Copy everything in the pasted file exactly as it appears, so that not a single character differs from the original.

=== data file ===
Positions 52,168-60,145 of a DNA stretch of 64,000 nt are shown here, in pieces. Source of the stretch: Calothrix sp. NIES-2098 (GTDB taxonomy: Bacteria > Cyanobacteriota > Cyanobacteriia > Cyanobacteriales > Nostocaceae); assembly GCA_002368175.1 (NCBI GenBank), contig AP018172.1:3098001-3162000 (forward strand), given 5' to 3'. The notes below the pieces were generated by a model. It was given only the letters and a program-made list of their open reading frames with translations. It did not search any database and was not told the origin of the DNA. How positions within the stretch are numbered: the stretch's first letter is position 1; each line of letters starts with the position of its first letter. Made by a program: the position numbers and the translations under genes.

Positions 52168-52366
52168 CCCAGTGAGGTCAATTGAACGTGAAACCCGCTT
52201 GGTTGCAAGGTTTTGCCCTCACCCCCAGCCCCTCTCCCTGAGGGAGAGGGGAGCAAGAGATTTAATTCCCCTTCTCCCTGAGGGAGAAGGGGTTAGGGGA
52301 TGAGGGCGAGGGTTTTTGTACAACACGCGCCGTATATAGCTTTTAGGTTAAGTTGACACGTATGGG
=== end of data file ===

Positions 52,168-60,145 of a DNA stretch of 64,000 nt are shown here, in pieces. Source of the stretch: Calothrix sp. NIES-2098 (GTDB taxonomy: Bacteria > Cyanobacteriota > Cyanobacteriia > Cyanobacteriales > Nostocaceae); assembly GCA_002368175.1 (NCBI GenBank), contig AP018172.1:3098001-3162000 (forward strand), given 5' to 3'. The notes below the pieces were generated by a model. It was given only the letters and a program-made list of their open reading frames with translations. It did not search any database and was not told the origin of the DNA. How positions within the stretch are numbered: the stretch's first letter is position 1; each line of letters starts with the position of its first letter. Made by a program: the position numbers and the translations under genes.

Positions 52168-52366
52168 CCCAGTGAGGTCAATTGAACGTGAAACCCGCTT
52201 GGTTGCAAGGTTTTGCCCTCACCCCCAGCCCCTCTCCCTGAGGGAGAGGGGAGCAAGAGATTTAATTCCCCTTCTCCCTGAGGGAGAAGGGGTTAGGGGA
52301 TGAGGGCGAGGGTTTTTGTACAACACGCGCCGTATATAGCTTTTAGGTTAAGTTGACACGTATGGG